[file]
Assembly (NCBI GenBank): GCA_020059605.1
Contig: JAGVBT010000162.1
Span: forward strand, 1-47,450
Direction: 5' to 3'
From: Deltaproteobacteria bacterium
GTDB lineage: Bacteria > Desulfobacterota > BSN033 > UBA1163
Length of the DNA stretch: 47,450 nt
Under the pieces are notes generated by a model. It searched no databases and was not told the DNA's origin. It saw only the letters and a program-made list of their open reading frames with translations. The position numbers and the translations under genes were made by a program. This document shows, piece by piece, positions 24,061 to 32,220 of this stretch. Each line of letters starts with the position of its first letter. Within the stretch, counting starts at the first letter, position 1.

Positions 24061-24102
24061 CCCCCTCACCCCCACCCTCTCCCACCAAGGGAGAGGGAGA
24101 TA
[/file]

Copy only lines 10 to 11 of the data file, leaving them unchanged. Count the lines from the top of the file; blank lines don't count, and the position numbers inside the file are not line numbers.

24061 CCCCCTCACCCCCACCCTCTCCCACCAAGGGAGAGGGAGA
24101 TA